[media-credit name=”Carlos Magana/Staff” align=”alignright” width=”300″][/media-credit]American may be awash in good news about an economic recovery that is spreading across the land like spring flowers poking up through dirty snow. California, however, is still bundled up in its long, cold, lonely winter with no signs of recovery in sight. Our Golden State is still painting the town red with barrels of red ink.
With an unexpected $149 million mid-year cut to the state community college system budget in February, Southwestern College had to quickly slice away another $2.4 million. Our school has taken nearly $8 million in state cuts this year, piled on top of reductions from the past two. And when it rains, it pours. Dr. Melinda Nish and her embattled crew expect the state to lop another $5 million in fiscal year 2012-13.
New cuts are going to be painful – very painful. Virtually all of the easier choices are gone. An institution facing such a dilemma has two ways out. It can cut expenses or increase revenues. Unfortunately, former superintendent Raj “Chop” Chopra took a one-dimensional approach and tried to cut his way out of the problem. Even more unfortunate, one of the things he cut was the college’s grant writing and fund raising capacity. Last year’s superintendent, Denise Whittaker, and the new board majority reassembled an institutional advancement department, but developing partnerships and fund raising relationships takes time. SWC may be two-three years away from any large-scale breakthroughs on the revenue generation side of the ledger, but we are counting on Linda Gilstrap’s team to put the pedal to the floor and getting Southwestern back into the race.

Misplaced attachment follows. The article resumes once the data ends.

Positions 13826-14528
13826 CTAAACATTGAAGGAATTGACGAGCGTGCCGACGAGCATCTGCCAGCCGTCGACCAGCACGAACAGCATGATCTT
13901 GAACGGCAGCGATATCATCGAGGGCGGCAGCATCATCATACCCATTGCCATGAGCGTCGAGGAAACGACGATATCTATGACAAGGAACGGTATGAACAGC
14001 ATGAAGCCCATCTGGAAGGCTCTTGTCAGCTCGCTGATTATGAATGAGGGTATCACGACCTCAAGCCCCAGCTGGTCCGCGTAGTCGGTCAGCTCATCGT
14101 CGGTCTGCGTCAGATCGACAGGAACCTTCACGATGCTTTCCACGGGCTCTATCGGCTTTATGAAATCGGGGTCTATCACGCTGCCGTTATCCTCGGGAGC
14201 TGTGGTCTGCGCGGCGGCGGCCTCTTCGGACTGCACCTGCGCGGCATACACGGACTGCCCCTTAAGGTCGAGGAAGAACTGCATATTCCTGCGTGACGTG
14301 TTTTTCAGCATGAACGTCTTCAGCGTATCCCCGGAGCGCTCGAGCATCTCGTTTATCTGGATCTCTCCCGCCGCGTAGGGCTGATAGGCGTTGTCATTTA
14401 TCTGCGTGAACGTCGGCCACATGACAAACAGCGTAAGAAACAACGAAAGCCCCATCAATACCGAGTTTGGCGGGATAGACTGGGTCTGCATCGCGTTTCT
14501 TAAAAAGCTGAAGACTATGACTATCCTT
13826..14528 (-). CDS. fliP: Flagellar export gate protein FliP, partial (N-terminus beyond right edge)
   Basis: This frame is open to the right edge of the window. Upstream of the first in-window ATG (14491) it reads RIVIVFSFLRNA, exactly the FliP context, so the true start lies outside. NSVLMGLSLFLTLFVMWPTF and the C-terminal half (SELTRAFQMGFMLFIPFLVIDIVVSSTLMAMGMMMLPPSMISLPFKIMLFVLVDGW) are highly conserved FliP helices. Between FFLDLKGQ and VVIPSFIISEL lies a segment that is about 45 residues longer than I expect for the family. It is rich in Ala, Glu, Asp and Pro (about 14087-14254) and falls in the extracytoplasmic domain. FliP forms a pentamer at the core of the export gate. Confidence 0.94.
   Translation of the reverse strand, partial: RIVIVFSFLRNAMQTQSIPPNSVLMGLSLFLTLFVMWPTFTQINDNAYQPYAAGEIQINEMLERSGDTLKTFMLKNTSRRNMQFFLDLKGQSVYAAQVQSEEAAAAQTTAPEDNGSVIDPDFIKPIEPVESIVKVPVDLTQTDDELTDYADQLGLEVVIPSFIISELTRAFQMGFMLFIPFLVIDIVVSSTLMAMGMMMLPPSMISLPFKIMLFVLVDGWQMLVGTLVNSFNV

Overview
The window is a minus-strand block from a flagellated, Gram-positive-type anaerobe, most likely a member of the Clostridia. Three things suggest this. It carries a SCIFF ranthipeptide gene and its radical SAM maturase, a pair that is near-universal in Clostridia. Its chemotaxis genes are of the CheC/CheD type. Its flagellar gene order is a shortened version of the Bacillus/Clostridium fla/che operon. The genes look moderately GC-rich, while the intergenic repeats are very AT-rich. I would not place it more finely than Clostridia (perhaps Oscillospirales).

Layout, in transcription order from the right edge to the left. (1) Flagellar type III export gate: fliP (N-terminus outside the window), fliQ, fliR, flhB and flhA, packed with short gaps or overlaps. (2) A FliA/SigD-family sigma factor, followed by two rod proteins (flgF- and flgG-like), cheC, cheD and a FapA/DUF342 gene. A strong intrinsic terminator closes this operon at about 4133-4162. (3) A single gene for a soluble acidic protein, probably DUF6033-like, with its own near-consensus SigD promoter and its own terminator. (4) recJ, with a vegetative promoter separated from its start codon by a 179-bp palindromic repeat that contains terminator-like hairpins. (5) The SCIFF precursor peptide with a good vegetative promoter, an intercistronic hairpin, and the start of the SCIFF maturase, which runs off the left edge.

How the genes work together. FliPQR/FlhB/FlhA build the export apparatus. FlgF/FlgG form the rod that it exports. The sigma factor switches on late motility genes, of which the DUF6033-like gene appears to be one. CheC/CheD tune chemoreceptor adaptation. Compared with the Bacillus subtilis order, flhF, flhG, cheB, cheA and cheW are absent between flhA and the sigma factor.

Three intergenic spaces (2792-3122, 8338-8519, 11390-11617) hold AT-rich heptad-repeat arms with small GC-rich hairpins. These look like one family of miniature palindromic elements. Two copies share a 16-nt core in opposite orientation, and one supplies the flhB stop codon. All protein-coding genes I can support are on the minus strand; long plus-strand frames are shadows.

Dr. Nish made her first controversial decision at the March 14 governing board meeting when she successfully convinced a 3-2 board to back her plan to substantially increase the salaries of vice presidents. Her decision was logical, data-driven and by the book, and her argument is compelling. (And props to her for sharing her thinking with the college.) Business school 101 says that to recruit and retain talented people an organization must have competitive salaries. Most employees understand the importance of attracting quality upper management and virtually no one at Southwestern wants weak or corrupt VPs like Nick Alioto, Michael Kerns and Mark Meadows ever again.
That said, Dr. Nish’s timing was problematic. Raising the salaries of top administrators while the district is negotiating with faculty and staff to accept substantial pay cuts that could stretch out over three years is a recipe for unrest. Without consulting a pollster like Gallup or Field it is very clear that a solid majority of SWC employees do not support the decision. Our own editorial board was split down the middle, with the general consensus being that Nish made a sound decision at the wrong time. SWC could have saved money, time and anguish by hiring two very talented interim vice presidents – Robert Unger and Kathy Tyner – as the full-time veeps in human resources and academic affairs, respectively. Nish may have won the battle but lost the war. There seems very little chance that either employee union will now accept pay cuts without a bruising fight.